Four Way Books
Immaculate Fuel
by Mary Jane Nealon

ISBN: 1-884800-53-X
paper, 56 pages, $14.95

What holds a reader and keeps that reader returning to the poems of Mary Jane Nealon is the keen-edged and tensile strength of her compassion. At once longing to be priest, saint, caregiver, to become the lake that holds and suspends her, she is never far from a woman who wishes only to discover a way to lay my hand/on the spinning blade of a heart. Walt Whitman's genius found its path as Whitman attended wounded soldiers of the Civil War, and Nealon, as a traveling nurse and poet, becomes an attendant as well, beside the beds of train jumpers, transients, streetwalkers, and police captains. Her vision is telescopic, sliding in and out, overlapping, allowing the polyphony of voices to unfold and become fully articulated. Dialogic, kaleidoscopic, her mirrors reflect intense layers of culture, of love and family, of hope and collapse. I'll be missed and will have to huddle with all says a thirteen-year-old narrator in the opening poem, as she stands in the rain, poised between the mundane and the extraordinary, watching for a landing of her own distant species on the moon.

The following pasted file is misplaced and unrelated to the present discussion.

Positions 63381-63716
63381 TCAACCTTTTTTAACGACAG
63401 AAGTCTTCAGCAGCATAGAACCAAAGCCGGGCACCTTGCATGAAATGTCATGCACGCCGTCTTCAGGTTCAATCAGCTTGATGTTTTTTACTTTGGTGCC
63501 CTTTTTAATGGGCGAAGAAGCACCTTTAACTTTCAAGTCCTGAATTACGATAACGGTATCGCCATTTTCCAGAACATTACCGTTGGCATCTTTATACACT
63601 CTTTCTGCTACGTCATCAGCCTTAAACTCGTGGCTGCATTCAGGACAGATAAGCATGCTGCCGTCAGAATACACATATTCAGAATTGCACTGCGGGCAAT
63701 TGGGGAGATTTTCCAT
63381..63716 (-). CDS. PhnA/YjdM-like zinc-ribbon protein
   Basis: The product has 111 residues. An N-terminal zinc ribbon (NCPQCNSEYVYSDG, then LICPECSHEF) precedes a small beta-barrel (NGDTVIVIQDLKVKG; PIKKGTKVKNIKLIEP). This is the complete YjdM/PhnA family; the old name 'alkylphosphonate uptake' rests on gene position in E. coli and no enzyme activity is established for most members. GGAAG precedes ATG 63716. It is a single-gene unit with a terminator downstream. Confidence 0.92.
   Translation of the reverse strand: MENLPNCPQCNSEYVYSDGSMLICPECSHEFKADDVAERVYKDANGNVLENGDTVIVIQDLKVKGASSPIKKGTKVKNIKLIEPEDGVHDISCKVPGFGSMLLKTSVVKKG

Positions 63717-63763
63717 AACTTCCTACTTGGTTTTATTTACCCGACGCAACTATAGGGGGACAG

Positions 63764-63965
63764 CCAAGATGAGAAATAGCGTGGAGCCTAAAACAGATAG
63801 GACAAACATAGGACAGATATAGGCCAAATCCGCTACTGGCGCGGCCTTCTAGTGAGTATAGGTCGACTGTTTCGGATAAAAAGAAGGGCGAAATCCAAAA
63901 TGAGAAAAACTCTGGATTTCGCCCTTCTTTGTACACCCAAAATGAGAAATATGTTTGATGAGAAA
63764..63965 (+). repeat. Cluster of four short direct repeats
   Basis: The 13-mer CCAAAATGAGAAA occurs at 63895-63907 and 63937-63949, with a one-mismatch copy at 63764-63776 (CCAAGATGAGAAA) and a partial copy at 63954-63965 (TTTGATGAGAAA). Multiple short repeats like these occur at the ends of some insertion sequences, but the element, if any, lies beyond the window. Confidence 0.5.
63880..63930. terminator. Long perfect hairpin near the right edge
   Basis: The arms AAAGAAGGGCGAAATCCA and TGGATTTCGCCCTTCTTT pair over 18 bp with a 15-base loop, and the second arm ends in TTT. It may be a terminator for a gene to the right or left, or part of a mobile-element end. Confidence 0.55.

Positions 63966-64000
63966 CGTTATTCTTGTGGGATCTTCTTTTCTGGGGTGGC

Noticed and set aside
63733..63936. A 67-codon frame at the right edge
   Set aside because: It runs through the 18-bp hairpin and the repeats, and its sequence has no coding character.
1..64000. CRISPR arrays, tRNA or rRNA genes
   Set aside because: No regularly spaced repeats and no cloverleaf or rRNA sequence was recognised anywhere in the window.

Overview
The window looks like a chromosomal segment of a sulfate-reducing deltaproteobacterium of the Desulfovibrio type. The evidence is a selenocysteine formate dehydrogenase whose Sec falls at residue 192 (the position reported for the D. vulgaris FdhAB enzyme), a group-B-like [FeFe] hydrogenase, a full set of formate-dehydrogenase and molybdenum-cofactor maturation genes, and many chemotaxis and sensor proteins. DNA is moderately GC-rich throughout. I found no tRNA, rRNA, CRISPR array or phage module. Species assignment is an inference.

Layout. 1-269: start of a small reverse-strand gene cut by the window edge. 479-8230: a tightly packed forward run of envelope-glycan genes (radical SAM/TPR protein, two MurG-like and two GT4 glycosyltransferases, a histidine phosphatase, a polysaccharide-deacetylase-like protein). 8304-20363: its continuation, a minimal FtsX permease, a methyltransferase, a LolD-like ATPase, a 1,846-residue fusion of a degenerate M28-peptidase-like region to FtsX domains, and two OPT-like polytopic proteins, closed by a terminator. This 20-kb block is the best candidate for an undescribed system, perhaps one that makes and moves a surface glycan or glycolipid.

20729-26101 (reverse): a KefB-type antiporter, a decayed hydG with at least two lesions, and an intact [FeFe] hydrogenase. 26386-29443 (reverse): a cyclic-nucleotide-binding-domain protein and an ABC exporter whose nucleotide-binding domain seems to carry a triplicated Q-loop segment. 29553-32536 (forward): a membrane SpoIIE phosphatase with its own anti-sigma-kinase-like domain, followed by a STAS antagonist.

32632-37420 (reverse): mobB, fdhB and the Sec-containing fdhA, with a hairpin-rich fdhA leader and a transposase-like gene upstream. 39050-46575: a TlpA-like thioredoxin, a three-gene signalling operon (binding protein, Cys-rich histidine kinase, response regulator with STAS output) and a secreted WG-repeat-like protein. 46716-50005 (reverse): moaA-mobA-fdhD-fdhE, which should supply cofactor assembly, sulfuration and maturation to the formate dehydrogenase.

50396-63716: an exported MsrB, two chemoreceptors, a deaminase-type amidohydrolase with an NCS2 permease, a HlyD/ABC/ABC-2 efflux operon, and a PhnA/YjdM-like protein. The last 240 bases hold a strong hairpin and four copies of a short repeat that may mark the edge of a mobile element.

—Sandra Alcosser